Contrary to what many people think, a Lasting Power of Attorney is not just for older people.
Many of us know that it is important to make a Will to ensure that our loved ones are provided for after our deaths, but we often don’t think about the practical problems that are created if we ever lost mental capacity – whether through ageing, or through illness or an accident which can happen at any time.
Just because we have a spouse, partner or a person we consider to be our next of kin, they do not automatically have authority to deal with our financial affairs or make decisions about our welfare. For example, who will manage your personal affairs, your business and your money should you lose mental capacity?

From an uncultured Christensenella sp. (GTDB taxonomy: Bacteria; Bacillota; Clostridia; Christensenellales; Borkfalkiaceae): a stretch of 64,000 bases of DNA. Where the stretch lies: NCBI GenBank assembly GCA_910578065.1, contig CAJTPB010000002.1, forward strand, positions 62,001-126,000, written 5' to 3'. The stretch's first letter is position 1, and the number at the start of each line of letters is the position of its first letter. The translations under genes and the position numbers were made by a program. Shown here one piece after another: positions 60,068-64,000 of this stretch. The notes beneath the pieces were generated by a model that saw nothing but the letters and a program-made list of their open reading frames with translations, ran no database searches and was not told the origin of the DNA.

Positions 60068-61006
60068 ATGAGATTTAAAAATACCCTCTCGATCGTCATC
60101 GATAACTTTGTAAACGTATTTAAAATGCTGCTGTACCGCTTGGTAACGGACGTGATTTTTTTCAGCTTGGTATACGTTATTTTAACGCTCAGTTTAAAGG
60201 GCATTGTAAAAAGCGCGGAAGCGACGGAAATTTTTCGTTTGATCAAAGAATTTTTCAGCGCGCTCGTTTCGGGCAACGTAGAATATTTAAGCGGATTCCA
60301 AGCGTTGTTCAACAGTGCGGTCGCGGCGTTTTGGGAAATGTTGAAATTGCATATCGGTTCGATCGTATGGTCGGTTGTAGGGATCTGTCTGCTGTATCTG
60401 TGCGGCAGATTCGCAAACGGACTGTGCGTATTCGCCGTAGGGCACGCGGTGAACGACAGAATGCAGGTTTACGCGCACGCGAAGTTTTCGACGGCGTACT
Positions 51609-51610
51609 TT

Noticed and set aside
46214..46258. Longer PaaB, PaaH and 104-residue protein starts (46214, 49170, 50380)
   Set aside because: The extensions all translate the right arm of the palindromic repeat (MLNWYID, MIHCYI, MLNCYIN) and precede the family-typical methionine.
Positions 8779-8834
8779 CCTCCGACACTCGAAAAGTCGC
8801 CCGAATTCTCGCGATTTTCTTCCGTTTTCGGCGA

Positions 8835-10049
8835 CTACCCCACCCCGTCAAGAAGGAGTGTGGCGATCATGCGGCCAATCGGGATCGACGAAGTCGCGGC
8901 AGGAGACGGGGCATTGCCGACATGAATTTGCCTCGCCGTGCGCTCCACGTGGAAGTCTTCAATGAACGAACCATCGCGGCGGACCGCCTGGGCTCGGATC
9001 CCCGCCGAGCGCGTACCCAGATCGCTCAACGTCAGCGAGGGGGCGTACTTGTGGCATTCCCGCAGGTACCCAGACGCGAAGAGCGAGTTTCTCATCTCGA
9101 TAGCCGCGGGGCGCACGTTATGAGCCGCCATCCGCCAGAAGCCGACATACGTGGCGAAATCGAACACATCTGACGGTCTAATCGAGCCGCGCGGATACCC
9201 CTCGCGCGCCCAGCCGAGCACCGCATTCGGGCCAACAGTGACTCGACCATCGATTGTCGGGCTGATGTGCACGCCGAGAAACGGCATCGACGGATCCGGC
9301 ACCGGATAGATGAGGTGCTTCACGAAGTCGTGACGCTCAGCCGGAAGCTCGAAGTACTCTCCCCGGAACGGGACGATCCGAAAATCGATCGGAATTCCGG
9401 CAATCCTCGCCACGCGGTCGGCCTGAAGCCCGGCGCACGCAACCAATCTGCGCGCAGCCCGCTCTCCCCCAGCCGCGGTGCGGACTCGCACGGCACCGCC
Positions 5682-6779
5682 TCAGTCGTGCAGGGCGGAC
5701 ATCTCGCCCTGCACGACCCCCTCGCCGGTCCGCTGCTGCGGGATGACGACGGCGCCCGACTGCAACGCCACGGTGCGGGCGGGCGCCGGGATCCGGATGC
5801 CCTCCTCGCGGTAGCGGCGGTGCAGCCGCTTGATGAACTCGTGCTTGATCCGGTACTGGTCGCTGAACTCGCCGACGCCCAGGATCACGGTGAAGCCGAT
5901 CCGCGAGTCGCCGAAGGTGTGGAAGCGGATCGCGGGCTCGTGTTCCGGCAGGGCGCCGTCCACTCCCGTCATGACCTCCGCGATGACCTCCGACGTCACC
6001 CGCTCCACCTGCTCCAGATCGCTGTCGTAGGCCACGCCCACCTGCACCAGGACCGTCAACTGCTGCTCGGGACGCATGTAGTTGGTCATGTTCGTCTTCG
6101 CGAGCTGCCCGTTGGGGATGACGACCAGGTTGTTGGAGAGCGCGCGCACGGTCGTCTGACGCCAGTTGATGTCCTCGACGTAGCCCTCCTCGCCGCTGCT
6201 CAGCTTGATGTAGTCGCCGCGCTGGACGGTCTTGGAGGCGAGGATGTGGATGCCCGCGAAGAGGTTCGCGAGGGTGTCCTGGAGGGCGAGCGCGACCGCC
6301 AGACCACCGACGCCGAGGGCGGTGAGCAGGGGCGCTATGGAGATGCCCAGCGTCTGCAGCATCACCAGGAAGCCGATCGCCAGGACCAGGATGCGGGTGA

As a wills and estate planning solicitor I often see first-hand just how distressing it is to families who are trying to help a loved one who has lost mental capacity, but does not have a Lasting Power of Attorney in place.
If a Power of Attorney hasn’t been made, then it is often necessary to go to Court. This process takes months and incurs ongoing expenses such as an annual insurance policy and Court fees, and accounts have to be sent to the Court each year.
You could consider a Lasting Power of Attorney as being a bit like an insurance policy but with a one off payment instead of payments every year. If you should ever need it – whatever your age – it is there to help your family to help you.